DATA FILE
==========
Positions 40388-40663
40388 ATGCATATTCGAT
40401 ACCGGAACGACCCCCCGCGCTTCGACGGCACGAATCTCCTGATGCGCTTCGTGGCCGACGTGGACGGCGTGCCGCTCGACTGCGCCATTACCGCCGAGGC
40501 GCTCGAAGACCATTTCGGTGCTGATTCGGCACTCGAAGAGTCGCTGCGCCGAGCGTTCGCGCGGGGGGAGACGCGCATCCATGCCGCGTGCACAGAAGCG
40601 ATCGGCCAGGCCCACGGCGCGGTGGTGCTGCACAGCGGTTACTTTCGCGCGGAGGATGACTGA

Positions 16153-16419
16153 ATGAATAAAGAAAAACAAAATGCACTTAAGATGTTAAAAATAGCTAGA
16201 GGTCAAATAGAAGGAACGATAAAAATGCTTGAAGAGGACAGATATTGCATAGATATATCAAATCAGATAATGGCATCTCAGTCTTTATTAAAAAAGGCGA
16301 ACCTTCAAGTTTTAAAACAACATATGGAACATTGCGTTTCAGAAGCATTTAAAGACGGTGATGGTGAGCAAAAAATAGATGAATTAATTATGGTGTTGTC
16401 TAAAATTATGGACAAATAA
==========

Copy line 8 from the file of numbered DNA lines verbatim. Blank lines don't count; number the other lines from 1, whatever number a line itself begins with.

16201 GGTCAAATAGAAGGAACGATAAAAATGCTTGAAGAGGACAGATATTGCATAGATATATCAAATCAGATAATGGCATCTCAGTCTTTATTAAAAAAGGCGA